The move back didn’t go as planned.  We had fully embraced the car-free/car-lite lifestyle and did not want to give it up.  We knew short term we would be living back in Powell County until we could find a place closer to Lexington.  I was okay with that because I felt like in my job I would be working to correct the poor conditions that kept people locked in long distance car commutes in Central Kentucky.
 
Three years have passed and we’re stuck with a money pit that won’t quickly become marketable.  And so for the time being I am a dedicated car commuter putting in over four hundred fifty miles a week behind the wheel compared to the one hundred miles I commuted by bike in Colorado.  
I’ve tried making the forty-five mile commute by bike.  It works okay on days that my wife or someone else can either drop me off or pick me up in Lexington, but I really can’t put in five or six hours a day just commuting.  And the Lexington side of the commute is stressful.  There are no low traffic options to get into town.  Every road into the city from the east has a high traffic count.  None of them have shoulders to speak of either.  High speed, high traffic, low light in the AM = one dead bike commuter.  When you throw all of those conditions together as a bike commuter you begin playing a numbers game. 
The problem wouldn’t be solved by moving closer to Lexington.  The “death zone” around the city is pretty well defined.  See, way back in the dawn of time Lexington, Kentucky was one of the first—if not the first—city to establish urban service boundaries.  The reasoning was at least partly political, to keep suburban development from creeping into the expensive sport horse farms that surround the city.
That resulted in the workforce (it’s natural habitat is suburbia) leapfrogging the horse farms into the surrounding counties.  Therefore Lexington’s job market is served by a lot of commuters from outside Fayette County and sometimes (like myself) from two or even three counties away.
I understand this is probably normal for any big city, but there is no suburban fabric to patch the urban to the rural.  There’s just the “death zone” where all the roads are narrow, lined with historic stone fences and big beautiful trees, and no one is willing to accommodate cyclists or pedestrians, and the distances are prohibitive anyway.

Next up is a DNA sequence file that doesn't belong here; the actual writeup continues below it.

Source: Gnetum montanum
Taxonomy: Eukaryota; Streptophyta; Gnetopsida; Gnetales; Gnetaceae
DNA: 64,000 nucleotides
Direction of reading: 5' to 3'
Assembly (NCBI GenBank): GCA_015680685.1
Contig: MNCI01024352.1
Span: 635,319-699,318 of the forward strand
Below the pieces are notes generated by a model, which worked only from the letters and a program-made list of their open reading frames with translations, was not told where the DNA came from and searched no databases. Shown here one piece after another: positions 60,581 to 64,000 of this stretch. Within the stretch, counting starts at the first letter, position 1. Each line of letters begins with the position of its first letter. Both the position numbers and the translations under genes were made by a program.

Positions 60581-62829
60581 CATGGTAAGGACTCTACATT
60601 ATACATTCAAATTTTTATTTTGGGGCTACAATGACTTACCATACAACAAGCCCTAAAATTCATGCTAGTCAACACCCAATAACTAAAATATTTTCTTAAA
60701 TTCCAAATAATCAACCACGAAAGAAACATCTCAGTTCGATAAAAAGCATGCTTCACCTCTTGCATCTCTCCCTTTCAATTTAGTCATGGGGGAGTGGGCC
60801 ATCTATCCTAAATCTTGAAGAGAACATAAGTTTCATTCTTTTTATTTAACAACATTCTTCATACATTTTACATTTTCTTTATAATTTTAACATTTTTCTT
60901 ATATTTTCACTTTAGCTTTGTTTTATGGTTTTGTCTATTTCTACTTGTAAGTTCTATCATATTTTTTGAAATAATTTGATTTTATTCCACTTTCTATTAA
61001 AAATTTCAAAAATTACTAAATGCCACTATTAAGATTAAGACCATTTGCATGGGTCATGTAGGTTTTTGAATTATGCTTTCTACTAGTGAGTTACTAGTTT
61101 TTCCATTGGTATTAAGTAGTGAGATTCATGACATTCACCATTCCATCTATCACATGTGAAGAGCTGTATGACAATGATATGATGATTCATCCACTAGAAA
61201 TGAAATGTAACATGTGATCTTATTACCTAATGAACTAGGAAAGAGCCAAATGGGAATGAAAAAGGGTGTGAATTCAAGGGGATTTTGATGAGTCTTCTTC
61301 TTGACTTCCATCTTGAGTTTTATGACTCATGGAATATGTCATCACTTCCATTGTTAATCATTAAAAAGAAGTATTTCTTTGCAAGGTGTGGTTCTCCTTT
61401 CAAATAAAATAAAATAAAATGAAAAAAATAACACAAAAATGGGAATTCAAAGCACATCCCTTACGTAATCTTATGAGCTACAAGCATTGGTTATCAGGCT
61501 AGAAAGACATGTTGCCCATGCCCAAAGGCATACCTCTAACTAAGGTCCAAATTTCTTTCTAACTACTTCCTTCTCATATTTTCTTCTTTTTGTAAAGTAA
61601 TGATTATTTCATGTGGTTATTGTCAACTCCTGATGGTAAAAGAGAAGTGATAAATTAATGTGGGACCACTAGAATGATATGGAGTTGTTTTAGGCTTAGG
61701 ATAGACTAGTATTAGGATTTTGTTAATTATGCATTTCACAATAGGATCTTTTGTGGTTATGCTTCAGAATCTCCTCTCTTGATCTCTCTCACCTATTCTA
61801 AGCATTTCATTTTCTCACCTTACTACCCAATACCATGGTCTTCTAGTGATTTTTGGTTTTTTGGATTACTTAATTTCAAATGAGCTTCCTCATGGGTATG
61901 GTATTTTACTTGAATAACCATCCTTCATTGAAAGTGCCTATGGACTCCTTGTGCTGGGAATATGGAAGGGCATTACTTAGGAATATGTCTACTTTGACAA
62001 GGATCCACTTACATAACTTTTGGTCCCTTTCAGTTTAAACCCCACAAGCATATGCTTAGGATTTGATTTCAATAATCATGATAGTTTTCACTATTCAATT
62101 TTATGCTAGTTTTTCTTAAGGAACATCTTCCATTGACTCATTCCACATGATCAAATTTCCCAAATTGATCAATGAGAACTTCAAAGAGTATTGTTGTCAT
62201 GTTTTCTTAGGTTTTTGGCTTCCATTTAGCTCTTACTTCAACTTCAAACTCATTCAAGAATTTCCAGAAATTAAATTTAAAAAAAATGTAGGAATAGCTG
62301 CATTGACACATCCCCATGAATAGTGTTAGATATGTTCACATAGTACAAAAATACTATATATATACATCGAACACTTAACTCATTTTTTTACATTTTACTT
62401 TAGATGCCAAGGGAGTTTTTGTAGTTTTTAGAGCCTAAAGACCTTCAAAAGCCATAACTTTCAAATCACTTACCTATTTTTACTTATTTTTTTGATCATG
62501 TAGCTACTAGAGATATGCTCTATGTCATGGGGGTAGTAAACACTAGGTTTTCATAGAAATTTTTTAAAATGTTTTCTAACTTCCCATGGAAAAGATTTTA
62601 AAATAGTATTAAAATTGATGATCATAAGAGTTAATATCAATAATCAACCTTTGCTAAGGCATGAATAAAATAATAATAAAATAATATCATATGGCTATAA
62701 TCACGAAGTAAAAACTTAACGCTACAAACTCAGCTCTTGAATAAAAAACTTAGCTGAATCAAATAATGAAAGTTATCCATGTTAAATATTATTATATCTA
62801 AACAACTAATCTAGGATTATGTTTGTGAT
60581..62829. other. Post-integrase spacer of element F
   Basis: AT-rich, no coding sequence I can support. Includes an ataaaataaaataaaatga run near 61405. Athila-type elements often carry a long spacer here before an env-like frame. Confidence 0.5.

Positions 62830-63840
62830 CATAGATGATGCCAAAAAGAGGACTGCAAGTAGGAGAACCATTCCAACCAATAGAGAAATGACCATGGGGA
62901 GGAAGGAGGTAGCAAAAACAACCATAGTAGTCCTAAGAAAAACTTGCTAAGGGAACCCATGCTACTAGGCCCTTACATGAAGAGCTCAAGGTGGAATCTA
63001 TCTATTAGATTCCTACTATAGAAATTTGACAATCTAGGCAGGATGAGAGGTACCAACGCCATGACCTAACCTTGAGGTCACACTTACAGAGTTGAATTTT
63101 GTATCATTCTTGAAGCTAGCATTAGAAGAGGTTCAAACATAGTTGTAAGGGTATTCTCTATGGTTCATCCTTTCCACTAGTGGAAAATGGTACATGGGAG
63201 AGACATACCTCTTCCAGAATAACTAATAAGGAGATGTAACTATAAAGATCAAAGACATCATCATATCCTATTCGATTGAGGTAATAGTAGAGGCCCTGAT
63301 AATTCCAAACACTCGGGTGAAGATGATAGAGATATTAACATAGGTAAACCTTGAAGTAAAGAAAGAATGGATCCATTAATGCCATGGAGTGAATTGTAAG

Change is slow, but it is coming to Central Kentucky
This was the opening of a new section of the Brighton Rail Trail
It just needs to go a few more miles east!
 
In Denver I was able to go anywhere in the city by winding around connecting low speed and volume suburban streets with greenways, urban bike lanes, and even open space trails.  Lexington is fortified against that kind of shenanigans.
You might be wondering why we don’t just move to Lexington.  It’s complicated.  The aforementioned money pit is keeping us put for a little while.  To be honest I don’t want to live in Lexington.  If I didn’t work in the city there is very little Lex Vegas has to offer to entice me within the Circle (New Circle Road).  I loathe driving anywhere in Lexington and want to scream and yell and bite my steering wheel anytime I have to get on Man O War Boulevard (which is every day).
My wife would like nothing better than to move into the Horse Capital.  I’ve got my issues that make city living difficult and Lexington represents all of the things that invade my mind and make me crazy.  I kind of need the reprieve I get from driving out of the urban core rot where I linger every day.
You might wonder why I don’t just get a job in my hometown.  I’ve never been financially stable enough to start my own business, and it would be risky there for sure.  There are really no decent jobs outside of the school or local government, and I want something that allows me to see that I’m making a difference.  I don’t need to save polar bears, but I don’t want to spend my life pushing widgets out the door and struggling to pay the bills, or run for office and wonder what I’ll do after I get beat in the next election.
In future posts I want to explore the more concrete barriers to entry for cyclist (and pedestrians) in Central and Eastern Kentucky.  

Friday, December 11

Ramming Speed Friday: Reinvention


They say the wheel was the single greatest human invention in all of history.  I say it was perfected when it was paired with a second wheel, pedals, a seat, and handlebars.  It wasn’t really a reinvention of the wheel, but an evolutionary inevitability.  Why invent the wheel if not so the bicycle could come into existence?  I’m sure the original R&D team was actually thinking more along the lines of the bike, but they just didn’t have the funding to take it that far.
My original Pavement’s Edge blog fit into a certain time and place.  I wasn’t new to urban bike commuting, but I was new to the idea of fully committing to the bike as an individual mode of transportation while being part of a family that depended on me to provide.